With Ridley Scott at the helm, Cormac McCarthy on writing duties, and - count them - five big film stars in the leads, The Counselor purports to tell a story about a lawyer who gets mixed up in a shady drug deal, and comes to realize the full extend of his transgression, when the deal goes bad.
Seems like an easy movie to pull off, right? I mean, it's not like trying to do a sorta-prequel-but-not-really to a beloved science fiction franchise, with a script written by a 12-year-old, right? Ridley Scott doesn't mess up this film quite in the same spectacular fashion as he messed up Prometheus, but does that really matter, when the end result is equally moronic?
The Counselor is a series of loosely connected scenes. Some of them dance around the simple central plot concerning the drug deal, others merely sketch the outline of the characters, with pretend coolness and dull philosophical musings on the nature of man.
The film has two speeds: 1) Wordless plot-driven scenes, without much context. 2) Word-heavy plot-less scenes, without much context. Somehow, despite the heavy running time, the filmmakers forgot to include an actual story.
We're told there's a drug deal, but save for a few casual conversations, and some shots of a truck smuggling drugs, we know nothing about it. When the deal inevitably goes bad, we're told the drug dealers are upset. What drug dealers? What are they upset over? We've seen no drug dealers, no deal, and no action from any of the characters that anybody could be upset over. As far as we know our hero has done little else but say 'I'm in', but in the world of The Counselor this constitutes a plot.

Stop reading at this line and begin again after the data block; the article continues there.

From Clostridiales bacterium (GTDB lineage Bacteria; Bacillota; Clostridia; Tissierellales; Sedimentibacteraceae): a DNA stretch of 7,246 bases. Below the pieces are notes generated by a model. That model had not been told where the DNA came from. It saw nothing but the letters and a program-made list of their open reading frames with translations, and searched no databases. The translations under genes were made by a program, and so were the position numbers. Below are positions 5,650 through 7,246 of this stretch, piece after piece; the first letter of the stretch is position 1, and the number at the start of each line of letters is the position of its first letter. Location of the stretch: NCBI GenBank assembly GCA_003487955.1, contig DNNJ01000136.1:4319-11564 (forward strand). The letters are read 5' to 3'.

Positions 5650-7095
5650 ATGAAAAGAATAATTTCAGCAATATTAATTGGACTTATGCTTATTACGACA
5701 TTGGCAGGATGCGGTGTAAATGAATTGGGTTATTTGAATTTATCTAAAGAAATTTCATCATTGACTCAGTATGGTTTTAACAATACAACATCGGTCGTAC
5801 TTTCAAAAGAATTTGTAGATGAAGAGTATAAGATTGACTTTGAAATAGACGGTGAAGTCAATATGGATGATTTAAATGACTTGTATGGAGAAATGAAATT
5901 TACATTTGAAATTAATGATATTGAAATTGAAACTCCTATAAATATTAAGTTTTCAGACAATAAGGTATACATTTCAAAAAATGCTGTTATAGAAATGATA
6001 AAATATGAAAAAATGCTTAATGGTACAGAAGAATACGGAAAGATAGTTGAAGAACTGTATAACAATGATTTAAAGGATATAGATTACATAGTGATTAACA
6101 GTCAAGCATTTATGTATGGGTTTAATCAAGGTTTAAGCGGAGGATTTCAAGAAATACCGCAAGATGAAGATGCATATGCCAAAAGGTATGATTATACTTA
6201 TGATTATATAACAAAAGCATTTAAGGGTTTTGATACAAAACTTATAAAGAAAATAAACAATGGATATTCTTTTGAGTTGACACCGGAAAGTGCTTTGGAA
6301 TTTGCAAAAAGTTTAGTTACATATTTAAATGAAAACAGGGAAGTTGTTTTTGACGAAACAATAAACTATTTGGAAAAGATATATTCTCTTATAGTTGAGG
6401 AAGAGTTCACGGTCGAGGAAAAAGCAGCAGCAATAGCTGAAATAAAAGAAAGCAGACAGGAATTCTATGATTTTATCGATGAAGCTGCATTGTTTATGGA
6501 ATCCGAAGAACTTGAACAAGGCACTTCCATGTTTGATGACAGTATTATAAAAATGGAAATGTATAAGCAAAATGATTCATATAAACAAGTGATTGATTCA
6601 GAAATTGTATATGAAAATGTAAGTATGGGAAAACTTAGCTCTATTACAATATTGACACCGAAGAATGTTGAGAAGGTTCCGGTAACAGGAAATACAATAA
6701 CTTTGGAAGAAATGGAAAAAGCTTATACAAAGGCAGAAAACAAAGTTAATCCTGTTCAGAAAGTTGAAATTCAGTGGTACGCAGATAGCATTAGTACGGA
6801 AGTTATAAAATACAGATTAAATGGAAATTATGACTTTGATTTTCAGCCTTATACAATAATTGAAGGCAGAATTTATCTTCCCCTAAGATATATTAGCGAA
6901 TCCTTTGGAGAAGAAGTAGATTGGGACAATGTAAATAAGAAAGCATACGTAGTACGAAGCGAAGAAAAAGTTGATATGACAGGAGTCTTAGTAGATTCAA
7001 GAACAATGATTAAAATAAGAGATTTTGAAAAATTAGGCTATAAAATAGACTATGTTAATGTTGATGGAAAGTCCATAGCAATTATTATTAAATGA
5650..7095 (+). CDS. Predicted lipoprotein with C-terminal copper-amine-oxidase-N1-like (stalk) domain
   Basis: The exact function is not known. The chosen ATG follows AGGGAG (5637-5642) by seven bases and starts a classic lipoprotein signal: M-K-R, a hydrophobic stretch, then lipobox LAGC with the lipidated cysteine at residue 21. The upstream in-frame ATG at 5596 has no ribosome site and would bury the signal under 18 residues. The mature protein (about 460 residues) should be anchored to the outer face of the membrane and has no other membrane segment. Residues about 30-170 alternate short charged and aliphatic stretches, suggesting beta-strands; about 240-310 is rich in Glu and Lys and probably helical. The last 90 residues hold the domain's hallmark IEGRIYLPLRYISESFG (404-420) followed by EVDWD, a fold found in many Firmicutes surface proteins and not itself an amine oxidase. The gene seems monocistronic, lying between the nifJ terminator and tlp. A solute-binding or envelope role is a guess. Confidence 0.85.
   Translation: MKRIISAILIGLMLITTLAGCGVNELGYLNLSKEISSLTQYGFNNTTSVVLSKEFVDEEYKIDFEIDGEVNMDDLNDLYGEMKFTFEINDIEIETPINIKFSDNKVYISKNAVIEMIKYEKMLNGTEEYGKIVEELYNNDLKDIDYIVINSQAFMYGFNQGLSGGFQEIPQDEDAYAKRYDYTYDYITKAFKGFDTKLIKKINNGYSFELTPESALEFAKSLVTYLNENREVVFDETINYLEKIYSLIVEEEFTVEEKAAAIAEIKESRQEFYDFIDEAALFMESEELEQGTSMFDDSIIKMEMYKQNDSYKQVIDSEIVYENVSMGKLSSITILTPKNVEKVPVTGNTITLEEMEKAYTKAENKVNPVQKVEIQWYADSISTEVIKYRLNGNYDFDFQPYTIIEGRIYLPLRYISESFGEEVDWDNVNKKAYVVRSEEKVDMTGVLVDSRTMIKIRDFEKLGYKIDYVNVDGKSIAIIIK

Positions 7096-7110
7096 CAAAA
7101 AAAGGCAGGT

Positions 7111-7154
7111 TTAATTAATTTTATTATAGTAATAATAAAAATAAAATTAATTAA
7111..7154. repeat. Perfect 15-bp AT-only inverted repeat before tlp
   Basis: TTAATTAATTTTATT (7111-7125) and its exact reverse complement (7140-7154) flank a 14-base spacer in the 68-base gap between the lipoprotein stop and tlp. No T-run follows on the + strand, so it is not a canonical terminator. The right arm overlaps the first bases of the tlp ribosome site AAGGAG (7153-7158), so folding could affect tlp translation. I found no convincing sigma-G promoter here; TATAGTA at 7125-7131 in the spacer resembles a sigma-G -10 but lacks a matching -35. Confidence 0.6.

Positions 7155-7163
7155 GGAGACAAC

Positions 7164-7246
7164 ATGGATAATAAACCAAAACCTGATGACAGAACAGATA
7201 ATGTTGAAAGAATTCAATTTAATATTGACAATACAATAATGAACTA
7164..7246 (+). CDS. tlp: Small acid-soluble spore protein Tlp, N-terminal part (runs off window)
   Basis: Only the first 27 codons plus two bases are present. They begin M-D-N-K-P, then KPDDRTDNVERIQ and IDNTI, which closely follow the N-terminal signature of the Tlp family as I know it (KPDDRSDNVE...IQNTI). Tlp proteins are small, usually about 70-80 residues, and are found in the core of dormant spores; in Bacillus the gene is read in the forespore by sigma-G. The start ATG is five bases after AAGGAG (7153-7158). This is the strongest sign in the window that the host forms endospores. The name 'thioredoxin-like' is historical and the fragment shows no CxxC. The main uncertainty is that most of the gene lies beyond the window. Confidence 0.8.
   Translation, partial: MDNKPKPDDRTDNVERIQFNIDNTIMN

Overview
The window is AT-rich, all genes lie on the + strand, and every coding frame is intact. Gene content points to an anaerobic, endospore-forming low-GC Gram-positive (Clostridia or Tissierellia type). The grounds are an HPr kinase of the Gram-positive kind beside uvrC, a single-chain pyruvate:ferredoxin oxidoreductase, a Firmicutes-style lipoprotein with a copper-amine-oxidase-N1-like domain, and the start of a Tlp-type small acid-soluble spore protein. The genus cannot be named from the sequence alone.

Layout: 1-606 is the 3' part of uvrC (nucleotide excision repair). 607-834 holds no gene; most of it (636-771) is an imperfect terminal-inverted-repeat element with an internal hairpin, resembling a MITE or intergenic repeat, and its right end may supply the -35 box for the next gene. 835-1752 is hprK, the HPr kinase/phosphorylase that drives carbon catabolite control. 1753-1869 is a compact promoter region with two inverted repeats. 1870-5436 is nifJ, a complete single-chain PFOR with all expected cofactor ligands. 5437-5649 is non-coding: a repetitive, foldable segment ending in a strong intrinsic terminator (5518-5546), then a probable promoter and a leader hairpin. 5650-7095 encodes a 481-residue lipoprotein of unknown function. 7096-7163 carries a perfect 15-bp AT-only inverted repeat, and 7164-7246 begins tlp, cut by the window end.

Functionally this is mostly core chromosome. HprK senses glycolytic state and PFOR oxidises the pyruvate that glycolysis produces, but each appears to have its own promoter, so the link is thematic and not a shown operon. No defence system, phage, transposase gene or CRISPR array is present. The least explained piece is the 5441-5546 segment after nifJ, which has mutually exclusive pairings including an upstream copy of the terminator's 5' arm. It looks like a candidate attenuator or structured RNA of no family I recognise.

The story flat-out doesn't make sense. Why would the Counselor risk everything on a shady drug deal? Is he in financial trouble? Alright, show us a scene with that. Skip the 10-minute scene where he checks out a club with his partner and we're forced to endure a stupid story about a drunken adventure.
It's carefully explained to us, in vivid details, how cruel and vicious these drug dealers are. Why? Why would professional drug dealers behave like punks or psychotic mass-murderers? Why would they assume they've been conned, immediately go after the presumed guilty and exercise the most brutal revenge imaginable, thus thoroughly preventing themselves from figuring out what really happened, and recover the lost revenue? I can see killing everybody to make a point to the next guy in line, and to maintain a reputation, but wouldn't you do it after you've recovered the stolen goods?
Sidebar: I watched the extended version of the film, which plays 20 minutes longer than the theatrical cut. If I didn't know any better, I would have thought I watched a version with 20 minutes missing. At least.
I could go on eviscerating the characters, the casting, the huge gaps in logic, the overall rhythm of the story, but why bother? The simple truth is that the filmmakers behind The Counselor forgot to tell us a story. They forgot to include characters we can love or hate, they forgot everything that makes a movie worth watching. They've created a good-looking world, with brief flashes of masterful film-making, but it's completely impenetrable, and when all is said and done completely mundane.
Here's a hot tip for every would-be filmmaker out there: It's a lot more interesting to watch characters pay for their sins, if we're remotely aware they've committed any.